The simplest thing to draw is a single point, which consists of one vertex; an attribute array of size 1. The attribute is a vec2, and when used with the simplest possible shaders, you will get a colored dot on the screen. To move the dot, send a different value for the vertex attribute and redraw. A slightly more complex thing to draw is a triangle, which will need a three-element attribute array; each element describing the point for each of the three vertices. Now you get a solid-colored triangle.

(Aside: This is how most tutorials start; notice how much description went into this writing before we got here? There are a lot of moving parts that need to be covered before one can just jump into rendering a simple triangle! Perhaps after all that WebGL theory, you can truly appreciate how much work it takes just to draw a dumb triangle.)

To draw a textured triangle, the fragment shader needs to be updated to use a texture sampler, and its texture unit bound to a texture. The fragment shader also needs texture coordinates to map the texture onto the triangle. The simplest texture coordinates just use the same triangle vertices, but this is ultra rare in practice; usually the texture coordinates are static, and the vertices are dynamic, allowing a triangular piece of the texture to be drawn at any location on screen. Occasionally you might use dynamic texture coordinates as well, for things like flowing water (though the result is unrealistic).

Then you draw two triangles back-to-back and you have a rectangle (aka quad)! And you can send a complex triangle mesh giving you a fully textured 3D model, or even a complete scene.

Now You Know

That's all there is to know about the GPU! At least, as far as I have come with WebGL. ;) There is a large wealth of information available about everything from matrix transformations to lighting, and cube mapping to render-to-texture... The list is endless. But that should be enough information to get other newbs started with this incredible technology. It also shows the depth and breadth of knowledge required to get good results out of it, and highlights the expansive differences compared to the 2D canvas API.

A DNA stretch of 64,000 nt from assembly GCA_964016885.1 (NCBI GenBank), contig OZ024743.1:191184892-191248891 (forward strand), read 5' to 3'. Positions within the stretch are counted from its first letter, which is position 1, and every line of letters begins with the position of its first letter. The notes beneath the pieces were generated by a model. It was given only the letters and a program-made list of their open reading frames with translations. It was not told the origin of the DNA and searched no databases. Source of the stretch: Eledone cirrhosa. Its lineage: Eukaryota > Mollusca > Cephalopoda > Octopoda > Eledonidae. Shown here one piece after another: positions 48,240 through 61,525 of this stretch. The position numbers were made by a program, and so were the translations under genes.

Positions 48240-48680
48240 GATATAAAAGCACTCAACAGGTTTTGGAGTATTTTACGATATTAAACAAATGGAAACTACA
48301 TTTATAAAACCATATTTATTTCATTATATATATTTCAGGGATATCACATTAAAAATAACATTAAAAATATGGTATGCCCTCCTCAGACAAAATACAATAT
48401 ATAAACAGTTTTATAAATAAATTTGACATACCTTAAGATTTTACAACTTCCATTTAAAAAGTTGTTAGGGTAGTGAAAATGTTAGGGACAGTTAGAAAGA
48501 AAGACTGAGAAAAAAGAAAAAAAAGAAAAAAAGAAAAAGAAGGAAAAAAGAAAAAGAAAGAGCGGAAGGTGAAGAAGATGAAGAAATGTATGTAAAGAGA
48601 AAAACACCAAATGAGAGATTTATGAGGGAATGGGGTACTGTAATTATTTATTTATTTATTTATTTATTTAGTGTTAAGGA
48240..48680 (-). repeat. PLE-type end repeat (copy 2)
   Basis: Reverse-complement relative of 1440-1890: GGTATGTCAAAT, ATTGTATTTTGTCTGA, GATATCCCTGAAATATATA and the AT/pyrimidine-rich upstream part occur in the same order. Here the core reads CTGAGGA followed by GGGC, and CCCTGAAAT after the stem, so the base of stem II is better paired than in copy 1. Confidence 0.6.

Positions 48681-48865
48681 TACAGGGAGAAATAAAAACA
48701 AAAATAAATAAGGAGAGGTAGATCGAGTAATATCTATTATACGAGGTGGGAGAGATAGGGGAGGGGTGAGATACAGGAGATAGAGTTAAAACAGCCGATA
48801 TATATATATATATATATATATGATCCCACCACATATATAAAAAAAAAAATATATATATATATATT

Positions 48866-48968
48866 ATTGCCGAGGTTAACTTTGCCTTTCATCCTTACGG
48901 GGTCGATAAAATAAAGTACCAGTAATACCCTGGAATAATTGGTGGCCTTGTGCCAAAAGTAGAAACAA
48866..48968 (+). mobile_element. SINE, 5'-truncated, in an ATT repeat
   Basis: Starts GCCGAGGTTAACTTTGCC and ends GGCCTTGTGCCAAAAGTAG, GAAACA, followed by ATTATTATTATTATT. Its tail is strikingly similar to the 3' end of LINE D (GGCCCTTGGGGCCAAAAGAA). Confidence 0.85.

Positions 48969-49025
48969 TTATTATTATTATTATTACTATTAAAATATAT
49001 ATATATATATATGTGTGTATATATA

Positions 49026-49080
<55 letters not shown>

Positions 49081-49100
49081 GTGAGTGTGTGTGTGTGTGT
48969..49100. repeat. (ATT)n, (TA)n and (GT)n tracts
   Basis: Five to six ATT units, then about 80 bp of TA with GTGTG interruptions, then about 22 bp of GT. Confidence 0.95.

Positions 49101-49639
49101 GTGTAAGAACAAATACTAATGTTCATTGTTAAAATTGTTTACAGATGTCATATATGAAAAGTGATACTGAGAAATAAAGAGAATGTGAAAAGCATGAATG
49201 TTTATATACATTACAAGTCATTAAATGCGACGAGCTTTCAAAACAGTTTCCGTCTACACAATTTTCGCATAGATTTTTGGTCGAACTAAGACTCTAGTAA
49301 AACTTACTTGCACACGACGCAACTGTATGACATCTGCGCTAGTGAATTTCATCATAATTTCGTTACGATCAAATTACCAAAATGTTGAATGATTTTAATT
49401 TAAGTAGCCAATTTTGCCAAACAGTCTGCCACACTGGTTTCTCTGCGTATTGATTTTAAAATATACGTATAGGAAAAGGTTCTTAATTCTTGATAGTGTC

The biggest topic I have not covered yet is handling lost context events. This is just the reality that you must be prepared to face when writing WebGL code. I won't go into details here, because I haven't actually done this work in melonJS yet. Just know that it's a problem, and you will have to handle it. Here's a decent resource that will point you in the right direction with the what, why, and how of handling lost context:

Give your brain a few days to let all this stuff sink in! It's not at all intuitive to programmers that are unfamiliar with OpenGL ES. Armed with this knowledge, you will have a much better experience using any WebGL framework. At least, better compared to blindly evaluating something like Three.js without any understanding of the actual work that it is doing. You should also have a good idea of how to start writing custom shaders to do things that the frameworks can't do out-of-the-box. All you need now is a GLSL Cheat Sheet (the good stuff starts on page 3).

Oh, you're all rested up now? Then get out there and make us something beautiful!